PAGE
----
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Aug. 16: Why I’m Not Buying the Romney Rally

At the political futures market Intrade, shares in Mitt Romney have been a hot commodity this week. As of early Thursday evening, the bettors there gave Mr. Romney a 43.5 percent chance of winning November’s election. That’s up from about 39 percent late last week, before Mr. Romney’s announcement that Representative Paul D. Ryan of Wisconsin would be his running mate.

Our forecast model has usually been more bearish on Mr. Romney’s chances than Intrade — but it also shows him gaining ground over the past several days. It now gives him a 31.3 percent chance of winning the Electoral College, up from 26.7 percent late last week.

So what’s my gripe with Intrade?

The issue is simply this: in past elections, candidates have typically gotten a “bounce” in the polls after naming their running mates. When I use the term bounce, what I mean is that they get a temporary boost to their numbers which then fades. But while the bounce is under way, the polls will overrate their standing somewhat.

The forecast model is not making any sort of adjustment for the effect that naming a running mate could have on the polls. Neither, apparently, are the bettors at Intrade. But that may be a mistake.

What if we did include a vice-presidential bounce adjustment?

If so, it would probably be calculated as follows: since the average vice-presidential announcement has produced a four-point bounce in the polls, subtract four points from any poll conducted in between the naming of the running mate and the party convention. In order words, we’d subtract four points from Mr. Romney’s numbers in any poll conducted since he named Mr. Ryan on Saturday.

If I do that and run the model again, it has a rather pessimistic forecast for Mr. Romney — giving him just a 24 percent chance of winning the Electoral College, rather than 31.3 percent as in the official version.

The intuition behind this is simply that, under this theory, it’s a bad sign for Mr. Romney that Mr. Ryan has produced a below-average bounce so far. Among the polls that allow for a direct comparison, Mr. Romney has gained an average of about one percentage point since his selection of Mr. Ryan.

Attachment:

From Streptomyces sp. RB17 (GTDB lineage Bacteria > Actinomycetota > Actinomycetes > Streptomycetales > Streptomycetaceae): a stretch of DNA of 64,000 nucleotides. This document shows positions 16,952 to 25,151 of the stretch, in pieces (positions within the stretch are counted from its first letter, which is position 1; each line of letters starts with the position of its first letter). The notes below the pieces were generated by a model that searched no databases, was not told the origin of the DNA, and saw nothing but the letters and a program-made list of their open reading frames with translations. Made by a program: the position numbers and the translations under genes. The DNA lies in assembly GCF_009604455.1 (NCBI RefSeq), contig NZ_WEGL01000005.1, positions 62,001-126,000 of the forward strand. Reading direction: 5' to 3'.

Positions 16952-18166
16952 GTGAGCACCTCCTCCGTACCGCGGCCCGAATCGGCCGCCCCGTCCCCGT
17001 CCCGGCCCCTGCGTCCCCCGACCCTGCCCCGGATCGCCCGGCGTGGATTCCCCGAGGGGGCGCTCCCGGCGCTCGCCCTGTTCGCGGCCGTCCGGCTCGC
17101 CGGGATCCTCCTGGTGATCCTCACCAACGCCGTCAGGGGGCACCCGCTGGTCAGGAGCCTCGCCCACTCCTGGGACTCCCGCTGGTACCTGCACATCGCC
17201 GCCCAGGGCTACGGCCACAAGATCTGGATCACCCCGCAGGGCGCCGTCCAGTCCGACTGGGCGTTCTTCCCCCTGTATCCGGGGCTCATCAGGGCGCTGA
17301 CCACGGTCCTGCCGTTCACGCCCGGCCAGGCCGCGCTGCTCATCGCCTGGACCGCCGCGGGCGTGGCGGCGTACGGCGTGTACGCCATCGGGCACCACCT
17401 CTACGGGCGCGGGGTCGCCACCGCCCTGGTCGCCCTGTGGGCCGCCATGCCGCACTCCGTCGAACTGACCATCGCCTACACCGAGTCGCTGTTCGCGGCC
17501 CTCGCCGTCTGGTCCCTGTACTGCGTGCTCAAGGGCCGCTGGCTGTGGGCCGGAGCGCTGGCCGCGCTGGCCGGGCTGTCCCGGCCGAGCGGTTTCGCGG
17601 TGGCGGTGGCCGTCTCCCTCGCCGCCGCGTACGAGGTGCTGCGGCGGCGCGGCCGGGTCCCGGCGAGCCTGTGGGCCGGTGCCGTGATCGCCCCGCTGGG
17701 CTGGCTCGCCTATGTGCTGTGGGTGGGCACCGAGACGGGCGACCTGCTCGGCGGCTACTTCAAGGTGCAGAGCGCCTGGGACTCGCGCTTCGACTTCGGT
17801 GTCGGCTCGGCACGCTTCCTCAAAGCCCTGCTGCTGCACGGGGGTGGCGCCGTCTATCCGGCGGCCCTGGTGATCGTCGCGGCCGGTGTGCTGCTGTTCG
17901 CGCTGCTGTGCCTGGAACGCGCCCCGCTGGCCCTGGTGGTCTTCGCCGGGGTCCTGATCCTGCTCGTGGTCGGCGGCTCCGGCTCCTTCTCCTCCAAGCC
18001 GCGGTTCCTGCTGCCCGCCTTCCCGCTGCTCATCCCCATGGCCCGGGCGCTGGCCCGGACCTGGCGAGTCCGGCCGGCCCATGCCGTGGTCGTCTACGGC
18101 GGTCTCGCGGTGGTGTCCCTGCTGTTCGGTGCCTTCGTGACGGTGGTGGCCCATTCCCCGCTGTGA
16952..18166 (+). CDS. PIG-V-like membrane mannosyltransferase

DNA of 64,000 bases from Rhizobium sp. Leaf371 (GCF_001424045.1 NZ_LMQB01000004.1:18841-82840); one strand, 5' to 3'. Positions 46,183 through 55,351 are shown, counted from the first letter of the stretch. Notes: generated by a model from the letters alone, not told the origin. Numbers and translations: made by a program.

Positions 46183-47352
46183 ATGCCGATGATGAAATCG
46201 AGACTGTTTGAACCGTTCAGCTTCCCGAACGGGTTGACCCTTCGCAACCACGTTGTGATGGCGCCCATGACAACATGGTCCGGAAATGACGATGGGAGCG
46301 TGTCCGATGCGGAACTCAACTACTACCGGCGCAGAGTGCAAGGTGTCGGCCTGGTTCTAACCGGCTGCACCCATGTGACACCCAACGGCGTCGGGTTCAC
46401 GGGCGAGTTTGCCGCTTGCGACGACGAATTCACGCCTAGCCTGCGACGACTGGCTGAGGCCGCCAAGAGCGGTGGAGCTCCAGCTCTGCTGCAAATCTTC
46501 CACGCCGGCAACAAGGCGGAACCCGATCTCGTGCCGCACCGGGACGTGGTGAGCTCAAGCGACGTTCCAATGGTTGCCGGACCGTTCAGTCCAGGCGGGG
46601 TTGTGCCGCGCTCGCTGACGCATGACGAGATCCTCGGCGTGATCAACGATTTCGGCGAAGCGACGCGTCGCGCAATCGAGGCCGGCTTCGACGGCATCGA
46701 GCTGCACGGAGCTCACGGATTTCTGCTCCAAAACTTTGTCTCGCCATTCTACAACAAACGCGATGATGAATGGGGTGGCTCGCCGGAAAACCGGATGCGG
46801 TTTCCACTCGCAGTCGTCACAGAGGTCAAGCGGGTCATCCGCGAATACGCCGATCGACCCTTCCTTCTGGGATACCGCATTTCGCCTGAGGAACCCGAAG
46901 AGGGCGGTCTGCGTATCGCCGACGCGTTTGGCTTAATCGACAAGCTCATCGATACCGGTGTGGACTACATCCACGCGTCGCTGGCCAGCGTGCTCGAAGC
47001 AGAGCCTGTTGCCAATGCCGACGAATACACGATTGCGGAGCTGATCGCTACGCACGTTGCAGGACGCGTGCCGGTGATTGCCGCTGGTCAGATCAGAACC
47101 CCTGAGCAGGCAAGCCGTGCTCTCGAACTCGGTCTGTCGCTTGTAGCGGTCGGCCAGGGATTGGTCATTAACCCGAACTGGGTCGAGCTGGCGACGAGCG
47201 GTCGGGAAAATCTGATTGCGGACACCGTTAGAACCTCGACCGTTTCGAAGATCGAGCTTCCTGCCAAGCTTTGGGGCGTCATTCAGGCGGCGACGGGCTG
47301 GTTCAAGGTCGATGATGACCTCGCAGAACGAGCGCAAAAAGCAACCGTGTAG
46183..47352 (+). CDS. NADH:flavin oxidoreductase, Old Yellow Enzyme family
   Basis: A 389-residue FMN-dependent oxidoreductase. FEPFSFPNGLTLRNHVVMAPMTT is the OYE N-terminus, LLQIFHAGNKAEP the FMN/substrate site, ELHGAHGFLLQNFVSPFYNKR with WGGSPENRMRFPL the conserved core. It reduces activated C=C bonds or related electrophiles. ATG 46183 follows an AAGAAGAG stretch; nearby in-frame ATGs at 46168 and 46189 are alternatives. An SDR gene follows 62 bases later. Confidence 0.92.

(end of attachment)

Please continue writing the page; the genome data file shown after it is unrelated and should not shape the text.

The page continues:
So which version of the model is right? I don’t know. Until recent years, vice-presidential nominees were often named at the conventions. In other cases, they were named just a few days before, leaving a very short window of time for polling to measure a potential vice-presidential bounce as something separate and distinct from the convention bounce itself.

There’s enough data to conclude that there probably is a vice-presidential bounce — but not enough, in my view, to know what sort of mathematical function you’d want to come up with to adjust for it, whether we might expect the bounce to be smaller or larger under different circumstances, and so forth. Any choice you make concerning the vice-presidential bounce is inherently going to be speculative.

Here at FiveThirtyEight, I have an easy way out of that dilemma. I can say “here’s what the model accounts for, and here’s what it doesn’t account for — and here’s the forecast conditional upon those assumptions.” If there’s a potentially important piece of context that our model is not accounting for, we can then discuss that separately.

If you’re putting down money on a forecast instead of publishing a statistical model, your task is both harder and easier in certain respects. On the one hand, you’re free to make a mental adjustment for some potentially important piece of context in your assessment of the odds, without having to articulate some sort of mathematical function to represent it. On the other hand, if you don’t make such an adjustment, other people in the market potentially will — and you’ll lose money to them if their hypothesis about it is right.